As professional relationship builders, do you ever feel you “need a little help from your friends”…to borrow a line from a popular Beatles tune…to build a broad and powerful network? This one component to developing your practice can make the difference in helping you gain an edge with clients.
Though most of us would like it to be otherwise, developing professional friendships takes considerable time and energy and can only be built by taking consistent, incremental steps of helping others first. What do I mean by that?
When is the last time you freely gave of your own time mentoring a young lawyer, volunteering on a lawyer committee within your bar association or speaking at a seminar without the expectation of receiving anything in return?
Almost without exception, there is intrinsic value to these types of activities and their networking opportunities with other lawyers IF you recognize how to maximize each interaction. How many times do we encounter other practitioners and rarely, if ever, initiate a meaningful exchange in hopes of learning not only about their practice but how we may help them? This concept falls under the “creating good karma 101”. Why does it matter?
Whether you are a solopreneur or work in a AmLaw 100 firm, it is impossible to have too many resources — – be it in an area of expertise that you do not possess, an industry resource for your client, or a strategic connection for a new prospect, building strong professional relationships is the lifeblood of a healthy practice.
How much emphasis and time do you truly invest in developing strong professional relationships with other lawyers? Do you make the effort to attend as many relevant seminars as you can in your practice area and get to know the speakers? Often, many present at the same type of programs across the country and can be a valuable connection for you and your growing practice.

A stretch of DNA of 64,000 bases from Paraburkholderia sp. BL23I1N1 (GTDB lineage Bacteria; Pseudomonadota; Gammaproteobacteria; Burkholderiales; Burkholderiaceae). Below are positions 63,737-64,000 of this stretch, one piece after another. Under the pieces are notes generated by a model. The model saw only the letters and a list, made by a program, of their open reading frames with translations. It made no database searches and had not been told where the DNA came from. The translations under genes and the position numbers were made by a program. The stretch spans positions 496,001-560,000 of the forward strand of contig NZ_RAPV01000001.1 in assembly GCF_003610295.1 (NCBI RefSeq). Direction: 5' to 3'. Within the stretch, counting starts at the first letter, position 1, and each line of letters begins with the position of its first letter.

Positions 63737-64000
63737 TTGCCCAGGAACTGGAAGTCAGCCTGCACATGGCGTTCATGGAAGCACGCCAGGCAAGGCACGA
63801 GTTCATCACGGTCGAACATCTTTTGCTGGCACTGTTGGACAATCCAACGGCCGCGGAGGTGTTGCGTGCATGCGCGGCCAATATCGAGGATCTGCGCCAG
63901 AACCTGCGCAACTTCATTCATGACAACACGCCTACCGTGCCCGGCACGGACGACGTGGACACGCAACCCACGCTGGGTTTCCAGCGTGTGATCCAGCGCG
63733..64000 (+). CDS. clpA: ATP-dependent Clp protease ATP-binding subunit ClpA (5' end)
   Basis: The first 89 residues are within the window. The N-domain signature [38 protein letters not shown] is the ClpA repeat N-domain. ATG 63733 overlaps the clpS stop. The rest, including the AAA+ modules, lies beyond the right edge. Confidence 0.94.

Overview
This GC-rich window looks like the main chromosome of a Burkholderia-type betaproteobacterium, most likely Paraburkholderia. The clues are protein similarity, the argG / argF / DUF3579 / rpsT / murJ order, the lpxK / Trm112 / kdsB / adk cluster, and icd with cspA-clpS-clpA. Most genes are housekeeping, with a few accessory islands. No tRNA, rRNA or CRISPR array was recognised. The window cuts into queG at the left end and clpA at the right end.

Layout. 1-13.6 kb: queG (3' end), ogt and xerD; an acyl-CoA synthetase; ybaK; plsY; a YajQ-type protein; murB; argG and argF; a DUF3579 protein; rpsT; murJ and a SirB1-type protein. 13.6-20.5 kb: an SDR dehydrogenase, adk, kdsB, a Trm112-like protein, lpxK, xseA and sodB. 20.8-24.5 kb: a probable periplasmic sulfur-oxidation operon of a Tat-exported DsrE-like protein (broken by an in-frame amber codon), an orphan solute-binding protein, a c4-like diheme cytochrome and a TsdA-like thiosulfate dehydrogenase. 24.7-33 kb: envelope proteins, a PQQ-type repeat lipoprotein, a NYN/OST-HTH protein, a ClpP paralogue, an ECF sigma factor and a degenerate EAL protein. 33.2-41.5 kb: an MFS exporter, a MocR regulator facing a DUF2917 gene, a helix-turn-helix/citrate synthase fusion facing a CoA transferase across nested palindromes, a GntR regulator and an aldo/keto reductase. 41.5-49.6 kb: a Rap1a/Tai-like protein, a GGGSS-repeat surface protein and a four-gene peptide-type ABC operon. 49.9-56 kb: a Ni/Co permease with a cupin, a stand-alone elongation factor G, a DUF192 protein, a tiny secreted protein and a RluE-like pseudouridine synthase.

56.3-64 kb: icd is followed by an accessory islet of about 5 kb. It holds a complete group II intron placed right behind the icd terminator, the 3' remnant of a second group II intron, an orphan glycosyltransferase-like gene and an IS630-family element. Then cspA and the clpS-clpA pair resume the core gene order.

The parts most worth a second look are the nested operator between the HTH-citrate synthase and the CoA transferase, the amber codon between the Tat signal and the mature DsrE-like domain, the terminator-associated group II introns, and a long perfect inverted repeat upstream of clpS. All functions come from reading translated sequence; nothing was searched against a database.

Do you regularly engage in building relationships via online attorney communities such as through your bar association online community as well as LinkedIn and Martindale Connected? Opportunities here are endless. While you’re watching tv in the evening, jump online and reach out to a few new folks. In the course of a year, you’ll be surprised at how many new contacts you have cultivated. Commit to this for the long haul and you will be amazed at how broad your network will become.
Social media presents exciting new opportunities to connect and cultivate relationships with other lawyers without geographic limits. Dare to think big. Participate in listservs to earn professional recognition and respect of other lawyers and to develop the coveted reputation as a thought leader in your area of expertise.
Don’t overlook the connection value to claiming and maintaining your profile on key legal directories such as Lawyers.com, Justia, Avvo, just to name a few. Utilize these resources to reach out to others with similar common interests and areas of expertise.
What we have found through coaching lawyers for many years is that we often get so caught up in our day-to-day practice and meeting our billable expectations, that we short change the inherent goodness of developing relationships with our colleagues (in and outside of our firms) to serve as a resource for them and vice versa while we move along the client and practice development journey. Don’t let this be you.
To learn the requisite concrete habits you must develop to become the rainmaker you are meant to be, click the buton below for a free download of Top Habits of Successful Rainmakers. Do it today!